Massive under-invoicing and mis-declaration

July 21 - 27, 2003



Pakistani consumers never had it so good. First, the low-priced locally produced Chinese motorcycles forced the traditional manufacturers of Japanese brands substantially to reduce their prices. Secondly, it forced the local producers and importers of consumer appliances to cut the prices of their products. The prices of the split version of the air conditioners in particular and window type in general, have been drastically reduced to bring it down to affordable levels.

Split air conditioners are no more a symbol of 'status symbol' like they used to till recently due mainly to prices, which ran in the range of Rs 60,000 a unit. The price has come down by as much as one-third thanks to the availability of numerous brands in the market, many of them manufactured in Chinese for local companies. The competition has forced the importers of such giant foreign brands as Samsung, LG, etc., to announce price reductions to survive in a market.

The Pakistan Electronics Manufacturers Association (PEMA) foresees reduction in sales by one-third translating into massive erosion in revenue during the next fiscal beginning July 1 this year. PEMA chairman Sarfarazuddin blamed the feared loss of sales and revenue on the government's decision to prohibit sales of goods to unregistered buyers under the Sales Tax Act.

The substantial reduction in the prices of motorcycles by the traditional manufacturers and the home appliances by the local producers as well as importers clearly show that they all along were able to cut their profitability. It also shows that they only choose to cut their prices due to the presence of low-priced imports, mainly Chinese. Most of all it clearly proves that both the local manufacturers and the commercial importers were operating on a high profit margins conveniently remaining indifferent to the realities of market, mainly driven by prices. Without the availability of competitively priced imports, there would have been no such welcomed price cuts to bring down the prices to such affordable levels.

Talking to PAGE the former senior vice chairman of FPCCI's standing committee on Anti-Smuggling, Abdul Khaliq Jaffrani, attributed high profitability on the part of local manufacturers and importers as the major reason for the ready acceptance of low-priced imports. "The absence of real competition induced monopolistic tendencies on the part of local manufacturers and importers to dictate prices which have been on the heavily high side all along."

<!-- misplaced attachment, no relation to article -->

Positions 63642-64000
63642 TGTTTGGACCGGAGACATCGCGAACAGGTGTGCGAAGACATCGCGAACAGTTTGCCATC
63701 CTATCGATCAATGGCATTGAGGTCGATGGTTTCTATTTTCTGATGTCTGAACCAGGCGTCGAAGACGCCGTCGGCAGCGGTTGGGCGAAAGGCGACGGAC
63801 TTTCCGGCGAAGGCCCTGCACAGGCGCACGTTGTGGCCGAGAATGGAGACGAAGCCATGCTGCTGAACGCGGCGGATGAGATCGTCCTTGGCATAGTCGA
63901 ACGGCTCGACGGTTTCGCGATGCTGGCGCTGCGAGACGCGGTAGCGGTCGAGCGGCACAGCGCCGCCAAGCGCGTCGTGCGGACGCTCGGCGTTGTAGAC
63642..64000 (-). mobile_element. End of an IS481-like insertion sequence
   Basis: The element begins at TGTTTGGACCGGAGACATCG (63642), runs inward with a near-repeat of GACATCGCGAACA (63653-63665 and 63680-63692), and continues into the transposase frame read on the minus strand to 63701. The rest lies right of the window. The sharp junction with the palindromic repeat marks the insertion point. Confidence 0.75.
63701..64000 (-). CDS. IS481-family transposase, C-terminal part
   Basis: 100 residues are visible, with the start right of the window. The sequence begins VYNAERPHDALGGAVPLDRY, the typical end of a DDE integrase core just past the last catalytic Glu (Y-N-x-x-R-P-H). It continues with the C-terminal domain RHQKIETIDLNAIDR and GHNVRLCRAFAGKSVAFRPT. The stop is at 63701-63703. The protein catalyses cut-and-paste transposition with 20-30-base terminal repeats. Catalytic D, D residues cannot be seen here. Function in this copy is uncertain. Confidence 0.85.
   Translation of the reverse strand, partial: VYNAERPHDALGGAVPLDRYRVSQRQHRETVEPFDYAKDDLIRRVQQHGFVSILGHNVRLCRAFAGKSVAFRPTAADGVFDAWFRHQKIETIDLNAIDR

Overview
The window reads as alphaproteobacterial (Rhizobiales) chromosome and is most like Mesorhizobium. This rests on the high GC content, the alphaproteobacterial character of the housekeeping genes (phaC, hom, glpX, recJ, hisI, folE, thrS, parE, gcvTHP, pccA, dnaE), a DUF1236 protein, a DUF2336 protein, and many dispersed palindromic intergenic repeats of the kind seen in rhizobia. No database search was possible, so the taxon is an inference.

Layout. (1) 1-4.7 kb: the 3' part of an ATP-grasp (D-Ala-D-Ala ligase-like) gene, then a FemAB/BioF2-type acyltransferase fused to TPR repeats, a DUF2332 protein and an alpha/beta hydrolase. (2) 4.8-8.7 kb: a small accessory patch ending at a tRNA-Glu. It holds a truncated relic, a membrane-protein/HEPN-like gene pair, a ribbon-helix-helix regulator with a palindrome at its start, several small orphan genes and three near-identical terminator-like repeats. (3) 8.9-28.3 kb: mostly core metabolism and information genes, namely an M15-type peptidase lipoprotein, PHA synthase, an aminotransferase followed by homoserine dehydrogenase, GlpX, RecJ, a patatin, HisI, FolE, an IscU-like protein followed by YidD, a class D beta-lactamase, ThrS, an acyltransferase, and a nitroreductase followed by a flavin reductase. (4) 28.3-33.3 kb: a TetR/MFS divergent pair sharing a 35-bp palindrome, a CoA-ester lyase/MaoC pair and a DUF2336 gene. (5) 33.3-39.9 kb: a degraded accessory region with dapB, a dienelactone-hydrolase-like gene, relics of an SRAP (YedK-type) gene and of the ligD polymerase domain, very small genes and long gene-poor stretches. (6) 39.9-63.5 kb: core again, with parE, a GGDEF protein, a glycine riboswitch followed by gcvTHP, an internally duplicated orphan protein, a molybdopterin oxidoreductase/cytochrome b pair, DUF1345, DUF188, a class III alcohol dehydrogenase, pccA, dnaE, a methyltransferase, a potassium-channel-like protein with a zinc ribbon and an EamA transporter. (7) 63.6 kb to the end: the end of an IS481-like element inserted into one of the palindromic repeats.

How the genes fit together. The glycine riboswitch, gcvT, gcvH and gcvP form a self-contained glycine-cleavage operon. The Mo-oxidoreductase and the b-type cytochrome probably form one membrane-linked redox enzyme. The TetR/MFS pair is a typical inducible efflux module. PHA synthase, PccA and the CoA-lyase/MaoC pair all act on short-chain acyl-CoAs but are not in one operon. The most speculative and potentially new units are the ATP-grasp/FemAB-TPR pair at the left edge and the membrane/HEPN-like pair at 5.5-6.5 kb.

Jaffrani, who is also a former chairman of Pakistan Electrical and Electronics Merchants Association (PEEMA), said that the government has never protected the interests of the consumers even though Pakistani market primarily comprises middle-income and salaried classes. "It is thus just natural that the competitively priced and durable imports have find a welcome niche here.

"Instead of protecting the industries the government should take measures to protect the interest of the consumers without whose patronization and goodwill products just can't sell. It is, however, unfortunate that the local manufacturers have seen it fit to operate at extremely high profit margins forced to slash the prices only in the face of growing competition from cheap imports. The absence of real competition resulting in monopolistic tendencies best reflected in high prices has been the major detriment to create this essential goodwill and trust between the consumers and local manufacturers.

Muhammad Aslam Khan, a Karachi-based importer of electronics goods, expressed concerns at the massive flow of goods into the country from the Sust border with China in the North West Frontier Province. "In the past, no general sales tax was levied on imports through the Sust border and prior to that the imports were allowed on concessionaire rate of duty. However, imports through it now are subjected to import duties and GST like all other port of entries across the country and yet Chinese goods keep pouring into the country through Sust to undermine the legal imports, particularly here in Karachi.

"Massive under-invoicing and mis-declaration, both in term of quantity and products, at Sust has rendered legal imports incompetitive here in Karachi as many upcountry cities have become a distribution centres of Chinese products of all range and varieties. The dry-ports in the provinces of NWFP and Punjab are serving as the storage facilities for these goods instead of facilitating exports like elsewhere in the world. Peshawar, Rawalpindi, Lahore and Faisalabad are being used as distribution centres for these under-invoiced and mis-declared imports badly hitting the legal importers here in Karachi. Traders in Karachi now prefer to place their orders with these distribution centres upcountry despite greasing the palms of the personnel of a number of agencies; coast guards, customs and police, at every stage of the cross-country shipment."



The availability of competitively priced imports should make local industries to improve the quality of its products and to cut its prices or else it would loose a big chunk of the market to competitively priced imports. With the WTO just around the corner, winning the goodwill of the buyers should be the top priority of the Pakistani manufacturers.